From reading out an extract from a 1947 resolution of the Congress Working Committee (CWC) to quoting Jawaharlal Nehru, Lal Bahadur Shastri, B R Ambedkar and Ram Manohar Lohia, a combative Prime Minister Narendra Modi on Thursday dipped into history and invoked nation-builders in his twin speeches in Parliament to strongly defend the Citizenship (Amendment) Act (CAA).
He argued that the sentiment in the country has always been in favour of offering shelter to persecuted minorities from Pakistan and Bangladesh.
“The Congress is further bound to afford full protection all those non-Muslims from Pakistan who have crossed the border and come over to India or may do so to save their lives and honour,” Modi said in Rajya Sabha, replying to the discussion on Motion of Thanks to the President’s address.
“The language you are talking today…I don’t believe the Congress on November 25, 1947, was communal. (And) I don’t believe it has suddenly become secular today. On November 25, 1947, instead of writing non-Muslims…you could have written all people coming from Pakistan…why didn’t you write (that)? Why did you write non-Muslims?”
Modi then quoted “some great men”.
He quoted from former Prime Minister Shastri’s speech in Parliament on April 3, 1964: “…in view of insecurity of life, property and honour of the minority communities in the eastern wing of Pakistan [present-day Bangladesh] and general denial of all human rights to them, the government of India should, in addition to relaxing restrictions in migration of people belonging to the minority communities from East Pakistan to the Indian Union, also consider steps for enlisting the world opinion.”
He also quoted Shastri as having told Parliament in 1964, during a discussion on refugees from Pakistan, that “as far as East Pakistan is concerned, its decision seems to indicate that all non-Muslims will be driven out from there. It is an Islamic state….non-Muslims cannot live there…”
Modi asked, “Will you also call him communal?”
In Lok Sabha, Modi quoted Nehru extensively to emphasise that the move to bring in CAA was something Nehru himself had advocated on several occasions. He said the Nehru-Liaquat Pact mentioned grant of citizenship to “minorities” from Pakistan. “Why did Nehru, who was a big thinker, say ‘minorities’ and not ‘all citizens’ of Pakistan,” Modi asked.
Modi read out Nehru’s 1950 letter to Assam’s first CM, Gopinath Bordoloi, where Nehru said that the Assam government needed to differentiate between “Hindu refugees and Muslim immigrants”.
“Was Pandit Nehru communal? Did he want to create a Hindu Rashtra? Did he discriminate between Hindus and Muslims,” Modi asked of the Opposition benches. He said his government is saying today what Nehru had said decades ago.
Pointing out most of the Hindus who remained in Pakistan after partition were dalits, Modi quoted Ambedkar as having told them “I would like to tell the Scheduled Caste who happen today to be impounded inside Pakistan to come over to India.”
In Rajya Sabha, he quoted Ram Manohar Lohia: “Hindustan ka Musalman jiye aur Pakistan ka Hindu jiye…main is baat ko bilkul thukrata hoon ki Pakistan ke Hindu…Pakistan ke naagrik hai isliye hamey unki parvah nahin karni hain. Pakistan ka Hindu chahey kahan ka naagarik ho lekin uski raksha karna hamara utna hi kartavya hain jitna Hindustan ka Hindu ya Musalmaan ka.”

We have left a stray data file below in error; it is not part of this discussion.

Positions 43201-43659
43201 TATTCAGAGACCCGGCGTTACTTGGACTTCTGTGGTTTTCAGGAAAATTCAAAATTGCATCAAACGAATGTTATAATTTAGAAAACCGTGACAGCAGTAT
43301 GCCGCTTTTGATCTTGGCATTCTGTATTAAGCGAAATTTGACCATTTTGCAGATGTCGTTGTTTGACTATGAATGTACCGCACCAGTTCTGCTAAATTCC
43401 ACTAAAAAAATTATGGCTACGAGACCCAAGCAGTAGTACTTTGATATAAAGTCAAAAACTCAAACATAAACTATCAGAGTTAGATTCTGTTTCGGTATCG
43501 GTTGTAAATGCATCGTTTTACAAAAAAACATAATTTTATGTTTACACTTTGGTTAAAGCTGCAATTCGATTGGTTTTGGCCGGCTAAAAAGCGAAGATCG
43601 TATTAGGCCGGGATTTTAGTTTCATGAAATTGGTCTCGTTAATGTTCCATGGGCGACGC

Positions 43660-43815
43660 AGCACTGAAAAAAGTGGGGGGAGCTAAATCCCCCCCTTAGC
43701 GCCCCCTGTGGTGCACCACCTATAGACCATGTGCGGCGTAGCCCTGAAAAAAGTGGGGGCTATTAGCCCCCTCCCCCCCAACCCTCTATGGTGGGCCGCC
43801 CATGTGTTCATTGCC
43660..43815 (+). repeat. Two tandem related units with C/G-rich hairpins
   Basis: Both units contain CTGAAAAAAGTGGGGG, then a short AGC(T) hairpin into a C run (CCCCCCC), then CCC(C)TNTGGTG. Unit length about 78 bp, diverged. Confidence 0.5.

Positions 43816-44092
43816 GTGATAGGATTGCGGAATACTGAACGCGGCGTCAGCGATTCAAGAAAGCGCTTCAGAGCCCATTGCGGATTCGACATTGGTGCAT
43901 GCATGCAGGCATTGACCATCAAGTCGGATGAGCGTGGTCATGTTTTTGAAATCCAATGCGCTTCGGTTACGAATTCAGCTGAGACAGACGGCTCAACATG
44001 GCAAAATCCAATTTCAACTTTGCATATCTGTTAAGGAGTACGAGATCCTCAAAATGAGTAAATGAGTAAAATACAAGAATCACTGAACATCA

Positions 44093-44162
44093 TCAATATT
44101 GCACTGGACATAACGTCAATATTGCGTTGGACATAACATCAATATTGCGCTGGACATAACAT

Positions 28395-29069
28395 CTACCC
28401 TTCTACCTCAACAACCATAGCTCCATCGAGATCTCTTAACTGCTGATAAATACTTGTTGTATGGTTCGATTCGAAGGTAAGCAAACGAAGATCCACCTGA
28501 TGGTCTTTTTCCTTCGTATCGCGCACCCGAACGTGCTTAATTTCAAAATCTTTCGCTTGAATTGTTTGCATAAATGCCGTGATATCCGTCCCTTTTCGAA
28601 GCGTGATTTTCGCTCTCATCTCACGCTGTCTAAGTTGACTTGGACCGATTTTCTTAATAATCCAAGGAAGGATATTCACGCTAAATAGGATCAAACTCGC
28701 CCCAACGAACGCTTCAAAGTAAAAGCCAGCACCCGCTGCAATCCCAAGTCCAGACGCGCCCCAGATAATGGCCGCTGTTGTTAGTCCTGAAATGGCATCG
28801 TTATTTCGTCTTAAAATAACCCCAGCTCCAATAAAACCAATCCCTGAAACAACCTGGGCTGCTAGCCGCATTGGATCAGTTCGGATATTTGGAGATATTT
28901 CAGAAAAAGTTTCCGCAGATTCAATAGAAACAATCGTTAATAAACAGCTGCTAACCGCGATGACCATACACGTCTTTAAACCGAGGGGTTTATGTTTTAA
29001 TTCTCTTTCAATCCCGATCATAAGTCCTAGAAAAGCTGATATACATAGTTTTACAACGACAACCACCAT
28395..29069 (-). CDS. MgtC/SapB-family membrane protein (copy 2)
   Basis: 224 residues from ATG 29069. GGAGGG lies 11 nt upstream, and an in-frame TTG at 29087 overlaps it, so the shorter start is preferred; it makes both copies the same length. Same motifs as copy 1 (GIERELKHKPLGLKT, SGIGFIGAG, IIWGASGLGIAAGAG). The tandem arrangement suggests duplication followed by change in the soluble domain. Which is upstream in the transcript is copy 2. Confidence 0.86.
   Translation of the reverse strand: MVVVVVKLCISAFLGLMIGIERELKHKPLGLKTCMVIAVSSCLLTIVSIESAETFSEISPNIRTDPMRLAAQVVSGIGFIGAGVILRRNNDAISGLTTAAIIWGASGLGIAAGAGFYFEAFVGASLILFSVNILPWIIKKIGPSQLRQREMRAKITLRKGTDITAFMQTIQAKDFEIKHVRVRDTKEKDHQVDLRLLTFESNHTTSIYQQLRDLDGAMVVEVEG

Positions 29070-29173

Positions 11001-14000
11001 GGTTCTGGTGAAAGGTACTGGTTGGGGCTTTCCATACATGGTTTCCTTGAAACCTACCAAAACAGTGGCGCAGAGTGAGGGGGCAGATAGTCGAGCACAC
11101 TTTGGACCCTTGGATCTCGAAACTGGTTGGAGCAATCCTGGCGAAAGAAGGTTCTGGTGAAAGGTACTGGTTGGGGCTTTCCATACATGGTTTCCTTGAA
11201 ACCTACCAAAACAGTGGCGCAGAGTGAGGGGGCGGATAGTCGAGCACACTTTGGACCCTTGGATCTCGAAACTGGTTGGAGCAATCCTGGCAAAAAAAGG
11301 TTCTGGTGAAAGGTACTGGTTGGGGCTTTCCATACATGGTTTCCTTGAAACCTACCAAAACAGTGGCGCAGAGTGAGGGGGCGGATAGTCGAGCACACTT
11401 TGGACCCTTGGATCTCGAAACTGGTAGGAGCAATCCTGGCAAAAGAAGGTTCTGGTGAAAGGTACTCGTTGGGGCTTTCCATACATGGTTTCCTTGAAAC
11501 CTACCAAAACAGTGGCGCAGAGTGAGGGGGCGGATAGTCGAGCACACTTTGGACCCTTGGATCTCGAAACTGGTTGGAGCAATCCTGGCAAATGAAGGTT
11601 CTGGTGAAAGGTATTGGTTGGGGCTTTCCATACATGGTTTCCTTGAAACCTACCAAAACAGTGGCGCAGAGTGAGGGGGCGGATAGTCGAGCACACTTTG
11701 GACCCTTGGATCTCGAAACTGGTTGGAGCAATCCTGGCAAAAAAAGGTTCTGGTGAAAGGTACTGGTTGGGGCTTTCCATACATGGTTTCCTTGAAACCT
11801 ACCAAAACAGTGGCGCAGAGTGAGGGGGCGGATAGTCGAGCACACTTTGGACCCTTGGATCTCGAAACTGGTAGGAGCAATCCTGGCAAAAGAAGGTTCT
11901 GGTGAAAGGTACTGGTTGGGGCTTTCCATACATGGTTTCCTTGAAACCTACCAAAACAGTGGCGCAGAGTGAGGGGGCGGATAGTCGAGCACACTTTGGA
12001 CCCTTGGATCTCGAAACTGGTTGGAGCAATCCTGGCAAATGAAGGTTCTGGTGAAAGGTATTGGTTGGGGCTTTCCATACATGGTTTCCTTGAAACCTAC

Addressing the “Samajwadi friends”, the Prime Minister said, “My request to them is that they may not agree with us but don’t negate Lohia.”
Modi then quoted Shastri “on the role of states with regard to refugees” and said, “Today because of vote bank politics…the games that are being played by passing resolutions in state assemblies…listen to Lal Bahadur Shastri’s speech…you will understand that where were you (then) and what happened to you now
“All our state governments have taken the issue of refugee settling as a national issue…for that we congratulate them. And in doing that we are happy. Be it Bihar or Odisha and be it Madhya Pradesh or Uttar Pradesh, be it Maharashtra or Andhra…all provinces and states have written to the Government of India that they are ready to settle them in their states….,” he quoted Shastri as having said in 1964.
The Prime Minister said, “All these statements were from great personalities who were our nation-builders. Were they all communal? The Congress and its friends have started forgetting the nation-builders because of vote bank politics. It is a matter of concern for the country,” he said.
In Lok Sabha, he also quoted Nehru’s intervention in a 1963 Calling Attention motion in Lok Sabha wherein the country’s first PM had said that the state of minorities in Pakistan needed to be addressed. Modi also cited examples of freedom fighters and former Congressmen Bhupendra Kumar Dutta and Jogendra Nath Mandal, who decided to stay back in Pakistan after the Partition. Quoting a letter, Modi said Dutta told the Constituent Assembly of Pakistan that Hindus were being targeted in that country.
Dutta had migrated to India before his death.
Mandal was the first Law Minister of Pakistan and he had also flagged systematic ethnic targeting of religious minorities in Pakistan, Modi said.
In 1997, Modi said, the words Hindu and Sikhs began to be used to refer those coming from Pakistan. In 2011, Christians and Buddhist category was added to those coming from Pakistan. He said the standing committee of Parliament, which had gone into the 2003 citizenship Bill, had opined that the minorities coming from Pakistan should be divided into two categories — those coming to India because of religious prosecution and those illegally migrating because of civil disturbance,
Modi said: “All these things were alright 10 years ago…there was no uproar. Today, your world has suddenly changed. I never thought defeat will trouble you so much,” he said.
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